enough.

We had some local spicy chicken with salad and good bread for dinner which raised my spirits a bit. Peter seemed to have a better attitude about the class, he had hardly ever seen me grumpy. We turned in by 10PM. The next day wasn’t much better. We had lots more bookwork. There were two Argentineans in the class with us, they were nice enough but I was just in a foul mood. I couldn’t believe that the sun was shining, people were out doing things and I was inside a wooden house, sweating bullets and looking at books. To make things worse, our “time” in the water this day wasn’t even with a mask on, it was swimming drills and distance swimming. I was thoroughly pissed off and ready to quit. Peter begged me not to, I walked off, needing an attitude adjustment.

It was a nice walk, I felt the breeze on my face, walked down little lanes, talked with really nice locals. I had a bite to eat, a cold beer and found a great little pub/disco situated over a coral reef in the water that I wanted to come back to later. It was Thursday night, the owner said there would be lots of people & music later. I walked on a bit more and met an indigenous Kuna Indian woman in town to sell necklaces she had made. She was sitting down in the afternoon sun and having some coconut juice directly out of a coconut. I sat down and joined her, we spoke in Spanish for about 30 minutes, asking her about what I had heard about her tribe and sharing my stories of living with Embera tribe on my previous Panama trip.

She looked at me when we were done visiting, she handed me a beautiful necklace of shell and bamboo as a present. She said “take this, it will help you with what is worrying
you”. Amazing, just what I needed, perspective from a hard working woman when I had been bitching about being inside on my vacation. This necklace had a profoundly centering power for me, it was like all the good energy from places I had been wrapped up in one. That was 2002, I have worn the necklace since then, taking it off only for showers and tosleep. It is as much a part of my body as anything else. I have lost it a few times for a day and I was a mess on those days.

I walked back to meet Peter in town with a big smile on my face. I had had an attitude
adjustment in the most unexpected way. We saw our friends Mark and Sharon, who had been off diving a lot in the last couple days. They laughed at my frustration, told me about some
amazing fish they just saw today. They told me to hang in there and it would all be worth it.

The next day would be the day we took our first dive. The four of us had a really nice dinner with a big group of locals at a little hole in the wall place and then all went out to that pub/disco over the coral reef, a little shack with a great sound system and so pretty with the reef lit up at night and tropical fish visible right below. We met a lot of really cool travelers, I got more diving encouragement. One young woman lost her bracelet in clear water, I dove in and retrieved it. The owner of this place was a youngish guy from Minnesota, living an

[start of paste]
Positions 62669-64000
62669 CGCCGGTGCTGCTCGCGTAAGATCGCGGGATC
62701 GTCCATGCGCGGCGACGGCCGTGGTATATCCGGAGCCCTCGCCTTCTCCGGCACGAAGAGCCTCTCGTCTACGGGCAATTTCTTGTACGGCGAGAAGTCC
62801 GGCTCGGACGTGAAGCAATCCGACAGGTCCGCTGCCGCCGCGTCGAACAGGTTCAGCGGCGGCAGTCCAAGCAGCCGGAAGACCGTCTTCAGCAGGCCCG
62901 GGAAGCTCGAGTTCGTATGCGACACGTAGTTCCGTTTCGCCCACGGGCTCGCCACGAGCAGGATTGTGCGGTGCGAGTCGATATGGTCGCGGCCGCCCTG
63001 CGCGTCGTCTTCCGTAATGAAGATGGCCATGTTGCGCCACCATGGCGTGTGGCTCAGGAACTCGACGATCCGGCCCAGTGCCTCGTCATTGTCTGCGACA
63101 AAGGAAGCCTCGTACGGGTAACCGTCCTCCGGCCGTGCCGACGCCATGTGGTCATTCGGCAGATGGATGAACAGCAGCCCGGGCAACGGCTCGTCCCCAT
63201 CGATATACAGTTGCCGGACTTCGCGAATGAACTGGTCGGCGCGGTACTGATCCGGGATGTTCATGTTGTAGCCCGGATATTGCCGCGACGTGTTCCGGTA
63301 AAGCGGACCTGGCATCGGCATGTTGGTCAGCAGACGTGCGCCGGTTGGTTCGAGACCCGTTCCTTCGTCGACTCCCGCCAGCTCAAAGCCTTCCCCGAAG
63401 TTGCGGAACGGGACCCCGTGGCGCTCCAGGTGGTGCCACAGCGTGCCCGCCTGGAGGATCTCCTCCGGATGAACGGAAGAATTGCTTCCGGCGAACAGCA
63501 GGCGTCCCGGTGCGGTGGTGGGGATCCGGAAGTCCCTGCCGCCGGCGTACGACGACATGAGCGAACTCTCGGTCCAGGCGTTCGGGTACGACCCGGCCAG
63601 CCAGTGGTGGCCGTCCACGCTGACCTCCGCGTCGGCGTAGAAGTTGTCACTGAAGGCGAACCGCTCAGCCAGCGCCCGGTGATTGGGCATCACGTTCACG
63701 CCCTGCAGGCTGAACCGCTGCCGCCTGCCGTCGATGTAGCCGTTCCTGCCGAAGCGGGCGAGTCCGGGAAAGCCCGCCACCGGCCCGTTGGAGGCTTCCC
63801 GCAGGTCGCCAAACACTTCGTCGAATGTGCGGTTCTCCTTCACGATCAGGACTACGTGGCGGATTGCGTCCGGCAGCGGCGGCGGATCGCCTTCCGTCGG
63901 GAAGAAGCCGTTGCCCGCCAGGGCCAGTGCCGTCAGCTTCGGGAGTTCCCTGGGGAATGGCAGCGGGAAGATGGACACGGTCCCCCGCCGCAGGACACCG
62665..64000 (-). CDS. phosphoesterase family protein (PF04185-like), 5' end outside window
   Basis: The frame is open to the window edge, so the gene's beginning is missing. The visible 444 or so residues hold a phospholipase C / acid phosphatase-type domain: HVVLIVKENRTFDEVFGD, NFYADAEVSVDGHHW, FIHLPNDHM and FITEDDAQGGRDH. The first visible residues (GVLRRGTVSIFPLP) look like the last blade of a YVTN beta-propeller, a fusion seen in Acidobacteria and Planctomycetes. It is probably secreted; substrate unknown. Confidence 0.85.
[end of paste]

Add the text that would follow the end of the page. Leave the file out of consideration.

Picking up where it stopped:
interesting ex-pat dream. It is interesting when you talk with ex-pats, they seem happy but often seem like something is missing in their lives. As fantastic as living abroad can be, they often miss their families and where they grew up.

We danced, drank and enjoyed the crowd and live musicians that came by. It was reggae, never out of place. Needless to say, I was a lot more mellow and relaxed when I went to the dive shop the next day. We studied in the morning and then Carlos pronounced us ready to get in the water. We hopped in a small boat, headed out a couple miles to a great reef. We suited up, dropped into the water. The first dive was just to get comfortable, didn’t go lower than about 20 feet. We did exercises underwater, learned to follow hand directions, practiced our equalizing, safety stops and entry and exit from the boat.

Even though we were busy, I caught a glimpse of some lovely things. We came out of the water, stopped at a little island in the middle of nowhere for a picnic. Carlos surprised us with a few things he had brought.I felt the wind on my face and sun baking down, that what I am talking about! We got back in the boat and did two more dives this afternoon, each time staying in longer and going deeper. The last dive, which was my third real dive, I was starting to get comfortable enough to notice real beauty around me. There were coral, lobsters, sea anemones, moray eels, loads of fish. It was indeed a different world.

We wrapped up the day, Carlos made sure to explain to us that were weren’t done yet and would go through more drills the next day. I admired his attention to safety and detail, couldn’t have imagined a better teacher. This had been a long, satisfying day. We had more walking time this afternoon, Peter and I wandered around quite a bit, some together and some apart. Dinner was again good, we ate in our guesthouse, somehow the owner had scored some delicious shrimp and cooked it with garlic, butter and served it with French fries. Capped off with rum drinks that we were now making ourselves and hearing the water softly lapping, we